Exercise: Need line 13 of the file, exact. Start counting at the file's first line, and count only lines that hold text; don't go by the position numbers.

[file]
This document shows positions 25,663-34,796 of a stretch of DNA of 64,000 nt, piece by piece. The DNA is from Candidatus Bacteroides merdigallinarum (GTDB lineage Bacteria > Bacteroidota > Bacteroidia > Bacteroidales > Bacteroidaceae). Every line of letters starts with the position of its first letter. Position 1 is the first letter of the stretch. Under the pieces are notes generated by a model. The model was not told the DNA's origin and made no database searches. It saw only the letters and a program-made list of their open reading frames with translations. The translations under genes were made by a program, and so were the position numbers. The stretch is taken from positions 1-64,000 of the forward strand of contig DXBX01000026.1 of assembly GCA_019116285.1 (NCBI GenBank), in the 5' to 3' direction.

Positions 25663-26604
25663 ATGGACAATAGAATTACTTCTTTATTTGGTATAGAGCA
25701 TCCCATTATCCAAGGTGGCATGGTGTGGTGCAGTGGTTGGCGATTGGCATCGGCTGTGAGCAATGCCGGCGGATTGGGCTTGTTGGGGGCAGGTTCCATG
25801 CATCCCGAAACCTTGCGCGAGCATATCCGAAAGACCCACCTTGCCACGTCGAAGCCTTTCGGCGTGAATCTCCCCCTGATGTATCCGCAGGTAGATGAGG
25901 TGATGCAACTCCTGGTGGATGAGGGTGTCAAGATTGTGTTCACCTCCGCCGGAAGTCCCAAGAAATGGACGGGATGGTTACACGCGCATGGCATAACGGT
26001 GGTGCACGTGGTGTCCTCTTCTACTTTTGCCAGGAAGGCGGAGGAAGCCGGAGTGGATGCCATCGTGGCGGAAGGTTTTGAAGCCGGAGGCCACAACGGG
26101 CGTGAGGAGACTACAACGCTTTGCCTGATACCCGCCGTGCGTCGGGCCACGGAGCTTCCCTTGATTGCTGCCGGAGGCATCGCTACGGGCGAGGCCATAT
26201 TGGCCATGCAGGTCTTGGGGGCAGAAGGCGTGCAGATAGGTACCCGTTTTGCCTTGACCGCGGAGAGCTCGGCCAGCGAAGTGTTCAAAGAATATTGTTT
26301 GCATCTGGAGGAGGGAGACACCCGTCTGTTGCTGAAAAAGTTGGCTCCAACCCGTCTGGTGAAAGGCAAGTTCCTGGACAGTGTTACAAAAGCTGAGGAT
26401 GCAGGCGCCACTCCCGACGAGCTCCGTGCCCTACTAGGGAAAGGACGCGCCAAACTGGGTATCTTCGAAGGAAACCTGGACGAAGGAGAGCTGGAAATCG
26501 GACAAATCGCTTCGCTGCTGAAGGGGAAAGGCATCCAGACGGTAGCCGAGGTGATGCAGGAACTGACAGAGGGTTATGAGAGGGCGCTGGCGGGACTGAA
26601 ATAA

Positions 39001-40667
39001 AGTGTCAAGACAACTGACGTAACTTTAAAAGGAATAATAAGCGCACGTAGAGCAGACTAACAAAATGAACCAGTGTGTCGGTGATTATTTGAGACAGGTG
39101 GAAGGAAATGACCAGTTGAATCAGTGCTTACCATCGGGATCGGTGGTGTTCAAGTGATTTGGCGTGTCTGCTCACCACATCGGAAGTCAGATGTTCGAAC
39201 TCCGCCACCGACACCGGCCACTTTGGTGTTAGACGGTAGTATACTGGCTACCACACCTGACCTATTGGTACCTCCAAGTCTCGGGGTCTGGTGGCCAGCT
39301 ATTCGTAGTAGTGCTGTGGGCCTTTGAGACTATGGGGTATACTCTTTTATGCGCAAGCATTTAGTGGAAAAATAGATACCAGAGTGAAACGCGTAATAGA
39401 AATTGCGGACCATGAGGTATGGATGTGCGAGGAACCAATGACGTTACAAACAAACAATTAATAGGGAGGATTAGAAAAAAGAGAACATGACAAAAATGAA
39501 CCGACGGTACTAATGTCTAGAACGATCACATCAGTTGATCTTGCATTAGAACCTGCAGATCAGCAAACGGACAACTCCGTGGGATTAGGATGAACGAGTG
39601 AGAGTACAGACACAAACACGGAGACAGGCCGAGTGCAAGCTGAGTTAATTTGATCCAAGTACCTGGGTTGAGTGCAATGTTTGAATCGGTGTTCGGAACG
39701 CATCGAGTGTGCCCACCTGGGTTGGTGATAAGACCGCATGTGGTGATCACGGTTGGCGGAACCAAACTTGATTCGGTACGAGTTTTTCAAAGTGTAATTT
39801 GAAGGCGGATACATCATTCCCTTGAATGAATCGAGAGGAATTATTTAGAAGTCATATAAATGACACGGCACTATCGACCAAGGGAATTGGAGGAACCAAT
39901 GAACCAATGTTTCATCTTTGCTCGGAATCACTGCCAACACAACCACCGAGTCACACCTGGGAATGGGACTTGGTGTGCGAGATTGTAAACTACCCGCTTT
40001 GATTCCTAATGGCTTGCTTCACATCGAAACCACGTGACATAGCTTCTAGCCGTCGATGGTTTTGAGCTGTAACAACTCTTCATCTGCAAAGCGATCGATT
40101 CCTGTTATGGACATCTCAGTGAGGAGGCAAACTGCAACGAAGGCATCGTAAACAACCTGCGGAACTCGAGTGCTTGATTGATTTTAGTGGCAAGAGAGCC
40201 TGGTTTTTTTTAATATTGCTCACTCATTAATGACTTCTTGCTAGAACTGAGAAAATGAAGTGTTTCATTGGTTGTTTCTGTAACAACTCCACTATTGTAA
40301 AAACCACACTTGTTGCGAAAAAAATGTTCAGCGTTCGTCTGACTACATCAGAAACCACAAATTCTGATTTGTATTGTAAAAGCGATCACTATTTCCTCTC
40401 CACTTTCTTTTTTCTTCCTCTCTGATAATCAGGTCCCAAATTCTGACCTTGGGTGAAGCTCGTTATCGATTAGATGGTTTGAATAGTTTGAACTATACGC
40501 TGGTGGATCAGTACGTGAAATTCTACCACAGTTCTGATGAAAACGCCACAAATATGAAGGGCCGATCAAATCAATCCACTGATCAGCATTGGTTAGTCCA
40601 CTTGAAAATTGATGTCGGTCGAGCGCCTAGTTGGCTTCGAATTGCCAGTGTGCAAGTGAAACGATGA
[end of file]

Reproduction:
26601 ATAA